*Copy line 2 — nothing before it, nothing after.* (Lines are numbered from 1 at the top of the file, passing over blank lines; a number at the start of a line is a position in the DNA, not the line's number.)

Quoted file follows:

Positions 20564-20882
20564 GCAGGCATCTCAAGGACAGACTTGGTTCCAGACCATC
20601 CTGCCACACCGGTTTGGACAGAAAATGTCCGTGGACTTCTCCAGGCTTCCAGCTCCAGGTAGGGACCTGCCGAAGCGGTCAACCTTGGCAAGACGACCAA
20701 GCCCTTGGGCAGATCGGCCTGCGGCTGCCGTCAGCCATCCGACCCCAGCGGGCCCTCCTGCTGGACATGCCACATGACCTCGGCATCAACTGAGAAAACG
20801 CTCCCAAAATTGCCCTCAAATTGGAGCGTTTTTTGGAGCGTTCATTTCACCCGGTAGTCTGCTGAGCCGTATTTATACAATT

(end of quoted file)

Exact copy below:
20564 GCAGGCATCTCAAGGACAGACTTGGTTCCAGACCATC